Peter Wallace feared he would jeopardise Penrith's premiership run if he pushed through with his battered body after announcing his immediate retirement after 240 NRL appearances.
Wallace put an end to his 14-year Telstra Premiership career that included two stints at the Panthers and six seasons at the Broncos following an ongoing shoulder injury.
The 32-year-old stalwart admitted it was a bittersweet time to hang up the boots with the Panthers well placed as equal competition leaders and in contention to lift the trophy at season's end, but the rigours of the game proved too hard to overcome.
"I would've loved to have been there at the end of the year but it wasn't fair on them or the club to hang on for the sake of it and not contribute in the right way," Wallace said on Wednesday.
"This injury is not allowing me to train the way I need to. I've had ongoing things but I've always been in the position where I could do my rehab and it would be fine.
"My knee was ongoing but it never stopped me from being at the standard I needed to be at. I don't want to hold them back or let anyone down."
Wallace's selfless attitude has been the cornerstone to his no-nonsense career which also included four appearances for NSW and four internationals for Scotland.
Broncos legend Darren Lockyer has labelled Wallace the toughest player he played alongside – a compliment he humbly accepts.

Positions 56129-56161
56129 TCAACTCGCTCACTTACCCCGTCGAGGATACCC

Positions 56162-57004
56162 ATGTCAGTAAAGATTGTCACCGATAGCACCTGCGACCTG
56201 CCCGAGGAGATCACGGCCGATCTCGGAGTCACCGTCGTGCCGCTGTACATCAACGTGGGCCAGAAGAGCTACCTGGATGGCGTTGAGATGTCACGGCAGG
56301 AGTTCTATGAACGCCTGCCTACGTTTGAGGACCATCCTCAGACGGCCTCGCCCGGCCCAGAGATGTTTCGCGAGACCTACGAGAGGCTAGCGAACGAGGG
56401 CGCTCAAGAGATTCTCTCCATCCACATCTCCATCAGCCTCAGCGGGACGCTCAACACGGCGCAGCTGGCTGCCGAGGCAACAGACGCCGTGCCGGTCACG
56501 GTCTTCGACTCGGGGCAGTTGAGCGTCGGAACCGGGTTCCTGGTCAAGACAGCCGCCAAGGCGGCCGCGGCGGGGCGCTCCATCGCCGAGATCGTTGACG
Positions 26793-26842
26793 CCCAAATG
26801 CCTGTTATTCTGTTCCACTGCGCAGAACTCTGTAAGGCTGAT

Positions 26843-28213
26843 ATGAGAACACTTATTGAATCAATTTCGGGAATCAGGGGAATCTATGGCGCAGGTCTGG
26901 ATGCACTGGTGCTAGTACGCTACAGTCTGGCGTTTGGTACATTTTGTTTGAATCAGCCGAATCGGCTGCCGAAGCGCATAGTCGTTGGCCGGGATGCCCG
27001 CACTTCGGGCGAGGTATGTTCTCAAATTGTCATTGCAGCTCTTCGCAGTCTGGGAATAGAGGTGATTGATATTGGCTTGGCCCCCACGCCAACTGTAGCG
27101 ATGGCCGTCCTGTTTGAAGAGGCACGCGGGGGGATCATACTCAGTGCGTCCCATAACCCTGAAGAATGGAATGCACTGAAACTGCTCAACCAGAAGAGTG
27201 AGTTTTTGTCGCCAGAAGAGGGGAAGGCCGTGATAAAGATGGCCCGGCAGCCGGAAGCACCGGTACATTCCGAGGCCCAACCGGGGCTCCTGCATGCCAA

"It's nice to hear but I don't know, I was never the most skilful, fastest or strongest so I had to have something a bit different," Wallace said.
"I do have a higher pain threshold but the case of playing injured I just didn't want to let any of the boys down. They're important positions. If the team was going to be better off with me out there I should be.
"Sometimes that's playing injured and pushing through that pain barrier."
Back-to-back ACL knee injuries upon his return to the Panthers in 2014 threatened to derail Wallace's career then and thereafter the first surgery proved unsuccessful.
Ironically, the man who let him go at the Broncos – then coach Anthony Griffin – would later rejuvenate his career two years later with a permanent move to hooker at the foot of the mountains.
"The move from Brisbane at the time I was settled but it was what I needed, I came back here really fresh and ready to go," Wallace said.
"Unfortunately I did my knee that year but it was the right move for me. I wouldn't want to play for anyone else. It was a chance to come home and potentially finish my career here so it was definitely the right one."
Wallace has already been offered a coaching position at the Panthers for the remainder of the season.
He will then discuss a new role with the club in the future over the off-season.
"Hopefully I'll still have a bit to do with the boys in first grade and helping them out," Wallace said.
"I'm looking forward to that side of life. I think coaching is a natural fit for me."